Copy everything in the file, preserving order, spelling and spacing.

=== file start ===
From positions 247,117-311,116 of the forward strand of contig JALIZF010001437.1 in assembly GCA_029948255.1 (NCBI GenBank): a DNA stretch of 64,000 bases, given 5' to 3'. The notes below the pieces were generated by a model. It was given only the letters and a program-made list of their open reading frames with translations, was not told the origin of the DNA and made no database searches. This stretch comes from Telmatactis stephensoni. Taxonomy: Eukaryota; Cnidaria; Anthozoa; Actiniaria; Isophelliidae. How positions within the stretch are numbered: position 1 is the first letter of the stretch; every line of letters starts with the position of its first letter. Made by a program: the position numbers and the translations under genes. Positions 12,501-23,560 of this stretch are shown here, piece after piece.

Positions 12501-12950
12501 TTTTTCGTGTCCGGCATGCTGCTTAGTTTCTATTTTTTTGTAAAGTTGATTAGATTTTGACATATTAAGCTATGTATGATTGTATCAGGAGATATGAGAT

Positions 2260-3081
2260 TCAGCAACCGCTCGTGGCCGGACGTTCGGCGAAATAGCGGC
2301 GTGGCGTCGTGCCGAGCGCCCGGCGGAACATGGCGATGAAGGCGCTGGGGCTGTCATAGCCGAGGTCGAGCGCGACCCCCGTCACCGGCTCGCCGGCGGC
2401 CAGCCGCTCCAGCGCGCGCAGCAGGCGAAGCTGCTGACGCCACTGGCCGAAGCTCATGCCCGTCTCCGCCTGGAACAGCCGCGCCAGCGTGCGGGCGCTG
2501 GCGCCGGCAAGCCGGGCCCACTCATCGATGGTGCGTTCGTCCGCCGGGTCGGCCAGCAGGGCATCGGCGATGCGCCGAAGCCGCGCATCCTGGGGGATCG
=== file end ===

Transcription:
From positions 247,117-311,116 of the forward strand of contig JALIZF010001437.1 in assembly GCA_029948255.1 (NCBI GenBank): a DNA stretch of 64,000 bases, given 5' to 3'. The notes below the pieces were generated by a model. It was given only the letters and a program-made list of their open reading frames with translations, was not told the origin of the DNA and made no database searches. This stretch comes from Telmatactis stephensoni. Taxonomy: Eukaryota; Cnidaria; Anthozoa; Actiniaria; Isophelliidae. How positions within the stretch are numbered: position 1 is the first letter of the stretch; every line of letters starts with the position of its first letter. Made by a program: the position numbers and the translations under genes. Positions 12,501-23,560 of this stretch are shown here, piece after piece.

Positions 12501-12950
12501 TTTTTCGTGTCCGGCATGCTGCTTAGTTTCTATTTTTTTGTAAAGTTGATTAGATTTTGACATATTAAGCTATGTATGATTGTATCAGGAGATATGAGAT

Positions 2260-3081
2260 TCAGCAACCGCTCGTGGCCGGACGTTCGGCGAAATAGCGGC
2301 GTGGCGTCGTGCCGAGCGCCCGGCGGAACATGGCGATGAAGGCGCTGGGGCTGTCATAGCCGAGGTCGAGCGCGACCCCCGTCACCGGCTCGCCGGCGGC
2401 CAGCCGCTCCAGCGCGCGCAGCAGGCGAAGCTGCTGACGCCACTGGCCGAAGCTCATGCCCGTCTCCGCCTGGAACAGCCGCGCCAGCGTGCGGGCGCTG
2501 GCGCCGGCAAGCCGGGCCCACTCATCGATGGTGCGTTCGTCCGCCGGGTCGGCCAGCAGGGCATCGGCGATGCGCCGAAGCCGCGCATCCTGGGGGATCG